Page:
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Job Pathways Playbook, 2021 edition

June 2021

Job Pathways Playbook, 2021 edition


  • Kimberly Bowman
  • Annalise Huynh
  • Linda Nguyen
  • Diana Rivera
  • Josephine Tsui


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Executive Summary

Our working lives span decades and as the nature of work and demand for skills and expertise in our economies rapidly shifts, workers can expect to encounter multiple transition points including changes on the job and between jobs. Policymakers, workforce developers, employers and unions all have a role to play in supporting workers as they understand and experience change and navigate transitions. Finding the right transition—identifying and navigating a pathway to new work that takes advantage of existing skills—is a huge opportunity and challenge that millions of Canadians will face, now and in the future.

This playbook is a starting point for such supporters. It offers you the outline for how to use data—including available labour market information and appropriate primary and secondary qualitative data—to identify, explore and test employment options for mid-career workers. We call this process Job Pathways because it involves starting at one point (an “origin” occupation), identifying potential end points (“destination” occupations) and tracing out a ”path” between those two points, which might also include intermediate steps such as training or other work experience. The Brookfield Institute’s Job Pathways projects incorporate a “human-centered design” approach to seeking pathways that can work for people (employers and workers) in the real world. Using this approach can illuminate new possibilities and eliminate inappropriate ones, in a manner that using only labour-market information does not.

This second edition of the Playbook builds on the method first outlined and tested in 2019’s Lost and Found: Pathways from disruption to employment. This revised edition builds on experience applying the model in Ontario’s food retail sector, as outlined in our 2021 report Pathways in Food Retail. This playbook integrates new lessons and details the evolution of our approach.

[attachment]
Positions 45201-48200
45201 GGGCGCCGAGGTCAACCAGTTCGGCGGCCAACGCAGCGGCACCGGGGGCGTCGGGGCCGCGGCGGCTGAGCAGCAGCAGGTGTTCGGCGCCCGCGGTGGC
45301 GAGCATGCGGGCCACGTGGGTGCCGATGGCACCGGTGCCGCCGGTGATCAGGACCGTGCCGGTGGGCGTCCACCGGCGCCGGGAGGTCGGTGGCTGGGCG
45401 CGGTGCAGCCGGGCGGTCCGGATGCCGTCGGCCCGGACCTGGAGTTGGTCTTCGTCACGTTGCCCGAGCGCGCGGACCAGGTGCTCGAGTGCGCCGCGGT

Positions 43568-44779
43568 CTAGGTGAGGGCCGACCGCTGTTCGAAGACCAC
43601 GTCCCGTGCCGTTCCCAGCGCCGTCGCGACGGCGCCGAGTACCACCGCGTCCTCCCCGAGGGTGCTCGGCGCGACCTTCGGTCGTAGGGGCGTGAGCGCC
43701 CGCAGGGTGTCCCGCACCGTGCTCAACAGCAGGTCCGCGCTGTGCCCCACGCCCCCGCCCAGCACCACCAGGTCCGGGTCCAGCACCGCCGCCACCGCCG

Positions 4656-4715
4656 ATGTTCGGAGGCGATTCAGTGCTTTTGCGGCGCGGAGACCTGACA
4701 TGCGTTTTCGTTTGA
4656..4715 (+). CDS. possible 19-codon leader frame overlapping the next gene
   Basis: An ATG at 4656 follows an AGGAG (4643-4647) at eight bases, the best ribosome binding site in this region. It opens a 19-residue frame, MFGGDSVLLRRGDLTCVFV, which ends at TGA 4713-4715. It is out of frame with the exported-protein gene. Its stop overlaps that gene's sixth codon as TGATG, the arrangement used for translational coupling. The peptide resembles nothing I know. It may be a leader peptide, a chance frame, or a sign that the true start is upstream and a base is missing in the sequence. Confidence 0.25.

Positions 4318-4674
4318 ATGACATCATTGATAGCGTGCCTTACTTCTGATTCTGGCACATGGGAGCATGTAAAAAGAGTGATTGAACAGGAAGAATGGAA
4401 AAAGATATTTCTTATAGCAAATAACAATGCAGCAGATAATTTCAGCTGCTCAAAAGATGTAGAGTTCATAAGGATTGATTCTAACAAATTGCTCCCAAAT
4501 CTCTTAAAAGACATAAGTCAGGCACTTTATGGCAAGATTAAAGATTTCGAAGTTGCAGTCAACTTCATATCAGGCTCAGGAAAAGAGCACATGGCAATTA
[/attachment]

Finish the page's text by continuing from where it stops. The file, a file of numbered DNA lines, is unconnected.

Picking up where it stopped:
Who is this for?

  • Policymakers
  • Workforce developers and service providers
  • Employers
  • Anyone interested in using labour market information to meet the challenge of supporting peoples’ work transitions into sustainable, resilient employment

What’s changed?

  • Our 2019 edition involved occupations in the Greater Toronto and Hamilton Area (GTHA) showing clear signs of decline. Our 2021 edition explored transitions for workers in occupations that are not in obvious decline but that feature a workforce with high levels of annual turnover, and large numbers expecting to undertake future job transitions.
  • Both 2019 and 2021 editions involve use of publicly-available labour market data. The type of data used and the cutoff values were different. In addition, in 2021 the team exercised informed judgment to filter out occupations affected by conditions not represented in historical labour market data (for example, filtering out jobs in recreation likely to experience ongoing pandemic-related effects). The 2021 approach applies the perspectives and advice of workers in origin occupations (through use of formal project advisors) to inform instrument design, project-related communications, and as points of reference for the research team.
  • This version also represents an ambition to incorporate critical intersectional analysis, to explore opportunities and barriers for people with different profiles and characteristics—including gender, age, race, caregiver status, and disability status.
  • In this edition, we have broadening the list of factors to consider and apply when seeking to “match” origin occupation workers to potentially suitable destination occupations.
  • We have also provided a suite of tested approaches and instruments that teams could adapt and apply in their own context, as they explore job pathways.